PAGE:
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What D'Antonio discusses definitely raises some red flags (and sensationally hints at far more sinister doings without much in the way of evidence, but I digress) about Trump's temperament and proclivities–his penchant for stretching the truth, if not outright lying; his habit of bending the rules to benefit himself and his family, if not outright breaking them; insinuating that he is a virulent racist and anti-Semite with no real proof; his cozy relationship with corrupt attorney Roy Cohn . . . but was it enough to make me pull the lever for his opponent? Absolutely not. For all of his vices–greed, arrogance, women, and a pathological inability to not fight back seem to be Donald's vices–to me at least, Hillary Clinton was far worse.

And yet, through it all, Trump comes across as an enthusiastic builder with an almost childlike sense of wonder about everything. One can imagine him looking at a building he fought tooth-and-nail to get built and being like, "Holy cow, can you believe it?" He clearly also believed in his designers and architects, going to the mat for many of them. And he, obviously, believes in himself.

He also tends to, let's say, exaggerate his accomplishments and disparage those of his opponents with stereotypical New York bravado. Continue reading “Book Reviews: Comparing and Contrasting Never Enough by Michael D’Antonio and MAGA Mindset by Mike Cernovich”

Book Review: The Secret Kings (Soul Cycle Book III) by Brian Niemeier

Brian Niemeier sure knows how to start a story off with a bang.

The third installment of his Soul Cycle trilogy (as of now) brings back one of Book I's best characters: Teg Cross! And he's as badass as ever.

What begins as a mission for survivors of the galaxy-shattering cataclysm turns into a battle against the forces of the Void intent on remaking the world in its image.

If you watched Star Wars and thought, "Not enough magic or monsters"; if you're into horror and ask yourself, "Where are the spaceships?"; and if you're into Dune and keep wondering "Where are all the good books?", then the Soul Cycle series is right in your wheelhouse.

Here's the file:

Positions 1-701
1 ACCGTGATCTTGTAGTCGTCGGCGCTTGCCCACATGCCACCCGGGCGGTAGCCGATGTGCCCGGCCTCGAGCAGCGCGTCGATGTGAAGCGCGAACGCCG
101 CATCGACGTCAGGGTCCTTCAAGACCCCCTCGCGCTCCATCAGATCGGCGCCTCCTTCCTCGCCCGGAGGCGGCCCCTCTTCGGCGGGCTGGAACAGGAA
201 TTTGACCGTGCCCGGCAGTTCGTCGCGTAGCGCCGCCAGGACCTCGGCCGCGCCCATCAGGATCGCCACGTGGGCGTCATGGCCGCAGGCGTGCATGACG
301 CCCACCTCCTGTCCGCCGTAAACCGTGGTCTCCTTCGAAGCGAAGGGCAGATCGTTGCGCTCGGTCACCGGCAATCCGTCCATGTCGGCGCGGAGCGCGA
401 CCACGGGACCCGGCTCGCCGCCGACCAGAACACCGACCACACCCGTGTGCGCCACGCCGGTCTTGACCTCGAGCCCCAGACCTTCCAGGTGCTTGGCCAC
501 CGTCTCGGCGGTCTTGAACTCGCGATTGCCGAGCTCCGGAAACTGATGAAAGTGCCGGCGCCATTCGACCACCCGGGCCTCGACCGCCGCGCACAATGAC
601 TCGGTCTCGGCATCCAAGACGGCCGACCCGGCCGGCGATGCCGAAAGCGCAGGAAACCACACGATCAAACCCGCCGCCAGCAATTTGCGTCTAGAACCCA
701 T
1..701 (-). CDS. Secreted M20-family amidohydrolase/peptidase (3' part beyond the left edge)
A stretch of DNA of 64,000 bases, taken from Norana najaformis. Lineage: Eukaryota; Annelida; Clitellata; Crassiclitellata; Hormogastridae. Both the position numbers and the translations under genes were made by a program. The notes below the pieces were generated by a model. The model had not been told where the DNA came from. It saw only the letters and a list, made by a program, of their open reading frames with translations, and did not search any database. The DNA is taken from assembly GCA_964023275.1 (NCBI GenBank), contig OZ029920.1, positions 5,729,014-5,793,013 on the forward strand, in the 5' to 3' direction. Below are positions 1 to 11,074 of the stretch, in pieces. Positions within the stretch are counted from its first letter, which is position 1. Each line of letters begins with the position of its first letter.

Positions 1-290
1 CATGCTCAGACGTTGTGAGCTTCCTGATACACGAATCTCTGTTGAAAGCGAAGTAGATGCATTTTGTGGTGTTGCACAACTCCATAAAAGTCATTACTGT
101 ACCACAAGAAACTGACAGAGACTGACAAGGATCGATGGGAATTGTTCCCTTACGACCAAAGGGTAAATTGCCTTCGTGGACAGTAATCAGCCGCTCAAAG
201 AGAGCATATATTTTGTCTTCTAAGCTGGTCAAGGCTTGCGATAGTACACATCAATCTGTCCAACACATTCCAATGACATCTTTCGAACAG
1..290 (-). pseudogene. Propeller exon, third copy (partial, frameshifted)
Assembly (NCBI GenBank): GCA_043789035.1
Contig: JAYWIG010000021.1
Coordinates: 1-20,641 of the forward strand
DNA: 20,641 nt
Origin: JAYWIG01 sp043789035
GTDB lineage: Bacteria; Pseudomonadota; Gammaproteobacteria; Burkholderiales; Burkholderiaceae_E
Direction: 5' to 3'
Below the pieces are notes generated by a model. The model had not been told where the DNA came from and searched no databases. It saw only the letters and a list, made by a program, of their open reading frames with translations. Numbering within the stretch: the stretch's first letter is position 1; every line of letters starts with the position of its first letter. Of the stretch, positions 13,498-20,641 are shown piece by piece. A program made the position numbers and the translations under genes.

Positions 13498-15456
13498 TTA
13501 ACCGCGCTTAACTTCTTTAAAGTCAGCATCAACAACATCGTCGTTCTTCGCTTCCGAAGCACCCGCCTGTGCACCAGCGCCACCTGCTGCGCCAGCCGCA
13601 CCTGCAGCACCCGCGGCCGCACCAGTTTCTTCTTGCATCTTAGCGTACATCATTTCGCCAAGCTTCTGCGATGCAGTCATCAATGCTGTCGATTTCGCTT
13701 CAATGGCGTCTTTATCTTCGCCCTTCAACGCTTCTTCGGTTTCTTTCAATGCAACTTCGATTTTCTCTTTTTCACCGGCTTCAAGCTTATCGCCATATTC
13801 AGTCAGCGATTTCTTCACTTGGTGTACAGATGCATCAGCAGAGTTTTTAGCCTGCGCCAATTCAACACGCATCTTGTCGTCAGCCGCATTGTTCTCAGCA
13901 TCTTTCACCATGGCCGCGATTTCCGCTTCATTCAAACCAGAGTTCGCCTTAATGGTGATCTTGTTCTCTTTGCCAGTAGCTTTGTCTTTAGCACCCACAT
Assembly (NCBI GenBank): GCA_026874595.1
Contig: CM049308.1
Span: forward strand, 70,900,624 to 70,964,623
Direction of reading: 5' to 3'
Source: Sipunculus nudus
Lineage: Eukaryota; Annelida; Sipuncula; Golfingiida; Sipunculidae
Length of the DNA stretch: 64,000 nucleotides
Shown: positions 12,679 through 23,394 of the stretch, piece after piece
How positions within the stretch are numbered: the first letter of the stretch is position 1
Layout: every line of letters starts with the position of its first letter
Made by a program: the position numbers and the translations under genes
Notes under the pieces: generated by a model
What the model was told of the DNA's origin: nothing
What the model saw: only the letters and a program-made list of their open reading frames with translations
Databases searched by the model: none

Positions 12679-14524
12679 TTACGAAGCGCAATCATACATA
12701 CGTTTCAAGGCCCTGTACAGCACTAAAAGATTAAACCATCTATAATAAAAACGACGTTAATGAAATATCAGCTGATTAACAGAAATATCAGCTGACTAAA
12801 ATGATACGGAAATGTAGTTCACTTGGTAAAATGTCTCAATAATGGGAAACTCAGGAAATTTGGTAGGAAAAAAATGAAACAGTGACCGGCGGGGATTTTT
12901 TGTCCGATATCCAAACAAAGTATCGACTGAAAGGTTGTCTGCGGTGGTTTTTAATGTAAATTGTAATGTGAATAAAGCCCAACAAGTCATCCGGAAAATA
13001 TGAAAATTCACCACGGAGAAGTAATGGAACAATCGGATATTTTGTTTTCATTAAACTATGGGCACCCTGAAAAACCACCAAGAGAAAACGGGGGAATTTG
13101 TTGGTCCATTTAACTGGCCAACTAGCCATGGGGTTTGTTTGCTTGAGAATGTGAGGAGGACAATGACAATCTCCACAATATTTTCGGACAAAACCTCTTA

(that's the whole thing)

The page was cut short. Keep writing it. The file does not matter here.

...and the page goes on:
Teg isn't the only returning character from the first book here, and allies and enemies from Book II also feature prominently. And of course, new friends and foes appear and make their impact felt. To say anymore would spoil things, but just let's say that the interaction between these disparate personalities is great.

It also helps that Brian can write, keeping the action fast-paced, keeping the danger right at the protagonists' heels, and giving few respites from the (almost exhausting) breakneck pace.

Oh, and we get to see more cool planets.

As I try to do in my book reviews, let's highlight a few key things that really made The Secret Kings work, and discuss why.

Characters and Conflict:

It's great seeing characters like Teg and Xander, Astlin and Nakvin, and Jaren and Tefler cross paths…and deal with villains like Kelgrun, Fallon, and Vaun Mordechai.

These interactions feel natural, and friendships and friction created when they all meet is completely in-character; nothing seems out of place. Brian gives the sense that, were these characters real and sitting in a room together, this is how they would act.

The newcomers, like Izlaril, Lykaon, Gein, Anris, the Anomians, and Celwen are welcome additions to the cast.

And the conflict! Not always armed hostility, but even the good guys don't always get along.